Have you ever had an upset stomach so bad that you felt like you wouldn’t survive the cramps and trips to the toilet? Food poisoning symptoms can vary from mild to severe and when it’s severe, you would be suffering extreme pain.
Usually, people get food poisoning by consuming food or drinks contaminated with certain types of bacteria, parasites, viruses or toxins.
Sometimes a group of people can eat the same food and not all of them fall ill from poisoning. That’s because some people are more tolerant while others are more at risk of getting food poisoning such as the elderly, young children, pregnant women and people with weakened immune systems.
How to know if you are experiencing food poisoning? If you have some or all of the following symptoms, you could be having food poisoning:
- nausea (feeling sick)
- stomach pains or cramps
- sweating, fever or chills
- lethargy (extreme tiredness).
The symptoms of food poisoning vary depending on how contaminated the food is and can often look like viral gastro. If you suspect you have food poisoning, see your doctor or go to hospital as a diagnosis must be made by a medical professional.
If you suspect you have food poisoning
Consult your doctor, especially if you have severe symptoms or you have symptoms that have lasted for more than three days. You also want to see your health care professional if you cannot keep fluids down and if you notice blood or mucus in your vomit or diarrhoea.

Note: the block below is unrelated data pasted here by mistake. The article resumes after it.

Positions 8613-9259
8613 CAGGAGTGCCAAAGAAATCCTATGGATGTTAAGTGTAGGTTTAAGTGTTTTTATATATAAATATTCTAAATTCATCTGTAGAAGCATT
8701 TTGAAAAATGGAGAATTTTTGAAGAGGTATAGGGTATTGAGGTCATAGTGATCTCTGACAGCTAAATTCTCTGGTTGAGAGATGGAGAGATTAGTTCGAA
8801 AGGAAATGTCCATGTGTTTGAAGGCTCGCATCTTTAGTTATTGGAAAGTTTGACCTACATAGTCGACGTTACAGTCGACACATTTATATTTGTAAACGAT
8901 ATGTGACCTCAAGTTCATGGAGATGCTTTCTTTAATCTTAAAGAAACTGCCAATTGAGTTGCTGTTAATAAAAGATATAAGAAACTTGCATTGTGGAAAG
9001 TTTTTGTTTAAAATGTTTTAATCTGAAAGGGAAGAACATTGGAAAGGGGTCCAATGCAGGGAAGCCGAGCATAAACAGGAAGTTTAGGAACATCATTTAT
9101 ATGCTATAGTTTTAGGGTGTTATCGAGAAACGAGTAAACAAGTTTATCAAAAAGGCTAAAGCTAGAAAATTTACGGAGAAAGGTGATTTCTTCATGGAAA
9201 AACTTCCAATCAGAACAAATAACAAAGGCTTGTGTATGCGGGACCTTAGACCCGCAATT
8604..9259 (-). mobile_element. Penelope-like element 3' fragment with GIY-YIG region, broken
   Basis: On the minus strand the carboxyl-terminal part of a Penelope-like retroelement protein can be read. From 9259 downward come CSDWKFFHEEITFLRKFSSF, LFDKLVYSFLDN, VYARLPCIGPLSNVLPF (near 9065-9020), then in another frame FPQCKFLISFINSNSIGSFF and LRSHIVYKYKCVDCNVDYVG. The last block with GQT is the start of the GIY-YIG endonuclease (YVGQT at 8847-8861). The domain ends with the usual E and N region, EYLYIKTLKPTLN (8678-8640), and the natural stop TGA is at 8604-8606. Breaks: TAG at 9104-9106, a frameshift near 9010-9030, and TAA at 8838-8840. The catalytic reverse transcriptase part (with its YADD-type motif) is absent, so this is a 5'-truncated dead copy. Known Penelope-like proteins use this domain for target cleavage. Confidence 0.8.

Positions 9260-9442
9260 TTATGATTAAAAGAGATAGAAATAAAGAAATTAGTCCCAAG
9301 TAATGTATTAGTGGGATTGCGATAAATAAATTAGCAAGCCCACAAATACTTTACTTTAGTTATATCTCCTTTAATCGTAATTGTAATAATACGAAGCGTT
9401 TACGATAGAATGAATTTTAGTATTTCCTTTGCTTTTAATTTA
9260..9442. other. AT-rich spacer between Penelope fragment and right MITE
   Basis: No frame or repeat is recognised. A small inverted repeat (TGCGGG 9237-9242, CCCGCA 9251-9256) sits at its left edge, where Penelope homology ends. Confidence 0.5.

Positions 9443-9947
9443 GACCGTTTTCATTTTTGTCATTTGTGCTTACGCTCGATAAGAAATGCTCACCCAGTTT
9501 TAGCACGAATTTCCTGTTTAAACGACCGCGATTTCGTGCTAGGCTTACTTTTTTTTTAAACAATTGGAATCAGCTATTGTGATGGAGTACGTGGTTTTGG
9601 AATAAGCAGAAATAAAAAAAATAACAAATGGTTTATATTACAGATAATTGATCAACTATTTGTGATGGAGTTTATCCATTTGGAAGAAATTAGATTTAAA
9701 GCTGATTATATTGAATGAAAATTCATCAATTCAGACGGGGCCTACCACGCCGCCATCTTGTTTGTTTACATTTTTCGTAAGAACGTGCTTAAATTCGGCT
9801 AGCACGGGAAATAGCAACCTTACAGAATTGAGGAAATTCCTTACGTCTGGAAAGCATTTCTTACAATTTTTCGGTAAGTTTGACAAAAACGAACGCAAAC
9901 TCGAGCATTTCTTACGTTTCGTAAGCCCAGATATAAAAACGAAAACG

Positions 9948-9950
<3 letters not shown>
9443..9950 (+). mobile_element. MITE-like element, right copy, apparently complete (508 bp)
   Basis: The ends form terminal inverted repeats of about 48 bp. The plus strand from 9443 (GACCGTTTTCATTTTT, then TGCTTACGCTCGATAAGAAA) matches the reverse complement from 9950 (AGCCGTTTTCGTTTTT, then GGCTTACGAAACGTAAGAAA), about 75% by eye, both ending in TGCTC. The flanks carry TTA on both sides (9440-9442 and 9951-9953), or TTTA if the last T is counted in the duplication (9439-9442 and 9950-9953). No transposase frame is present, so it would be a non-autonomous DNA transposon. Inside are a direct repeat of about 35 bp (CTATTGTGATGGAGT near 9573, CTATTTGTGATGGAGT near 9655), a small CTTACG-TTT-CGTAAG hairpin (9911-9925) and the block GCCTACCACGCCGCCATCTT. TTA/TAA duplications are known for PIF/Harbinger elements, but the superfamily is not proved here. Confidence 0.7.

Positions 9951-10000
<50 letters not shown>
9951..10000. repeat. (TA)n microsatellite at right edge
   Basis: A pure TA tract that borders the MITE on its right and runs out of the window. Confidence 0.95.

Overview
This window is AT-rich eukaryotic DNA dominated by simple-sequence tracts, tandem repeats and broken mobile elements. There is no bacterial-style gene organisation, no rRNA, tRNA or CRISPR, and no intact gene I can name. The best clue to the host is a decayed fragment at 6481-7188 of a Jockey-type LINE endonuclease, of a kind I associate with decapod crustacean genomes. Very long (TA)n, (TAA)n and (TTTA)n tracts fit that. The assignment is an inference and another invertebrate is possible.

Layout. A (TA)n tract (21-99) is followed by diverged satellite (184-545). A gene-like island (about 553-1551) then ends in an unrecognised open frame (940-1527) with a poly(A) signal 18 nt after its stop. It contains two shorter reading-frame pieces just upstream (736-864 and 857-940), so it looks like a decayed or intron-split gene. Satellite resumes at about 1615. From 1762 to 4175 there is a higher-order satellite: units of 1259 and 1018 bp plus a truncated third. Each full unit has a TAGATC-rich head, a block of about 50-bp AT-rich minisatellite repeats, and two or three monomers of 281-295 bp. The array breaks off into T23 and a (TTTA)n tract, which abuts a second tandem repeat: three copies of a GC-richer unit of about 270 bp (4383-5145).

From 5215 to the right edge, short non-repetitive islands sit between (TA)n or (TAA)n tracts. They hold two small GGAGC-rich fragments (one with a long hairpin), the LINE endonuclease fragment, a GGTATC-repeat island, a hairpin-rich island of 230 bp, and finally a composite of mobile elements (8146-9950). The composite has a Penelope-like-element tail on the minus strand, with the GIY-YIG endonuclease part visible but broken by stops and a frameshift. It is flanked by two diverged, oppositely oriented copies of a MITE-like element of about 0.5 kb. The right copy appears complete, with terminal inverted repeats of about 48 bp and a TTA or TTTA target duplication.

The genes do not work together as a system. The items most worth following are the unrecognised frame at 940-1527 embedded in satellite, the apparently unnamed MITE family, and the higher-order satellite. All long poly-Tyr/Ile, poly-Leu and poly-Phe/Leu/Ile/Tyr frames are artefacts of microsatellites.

If you happen to get food poisoning the treatment is straightforward, and you’re likely to be ‘out of action’ for up to five days. The important thing when it comes to treating your food poisoning is maintaining proper hydration — fruit juices and sports drinks can be good for dealing with your fatigue. However, you will want to avoid caffeine because it can irritate your digestive tract.
There are some over-the-counter medications you can purchase that can help control diarrhoea or nausea.
You might also find yourself desperate for rest while you are battling the poisoning. Give in!
How you can reduce your risk of food poisoning
It’s a lot of common sense, but you want to wash your hands, utensils and food surfaces often. Don’t mix raw foods and ready-to-eat foods. Defrost food safely. Be sure to cook any food you plan on eating at a safe temperature. Avoid leaving perishable foods exposed for long periods of time, — ideally you want to store them in the fridge or freezer after two hours. When in doubt, throw it out.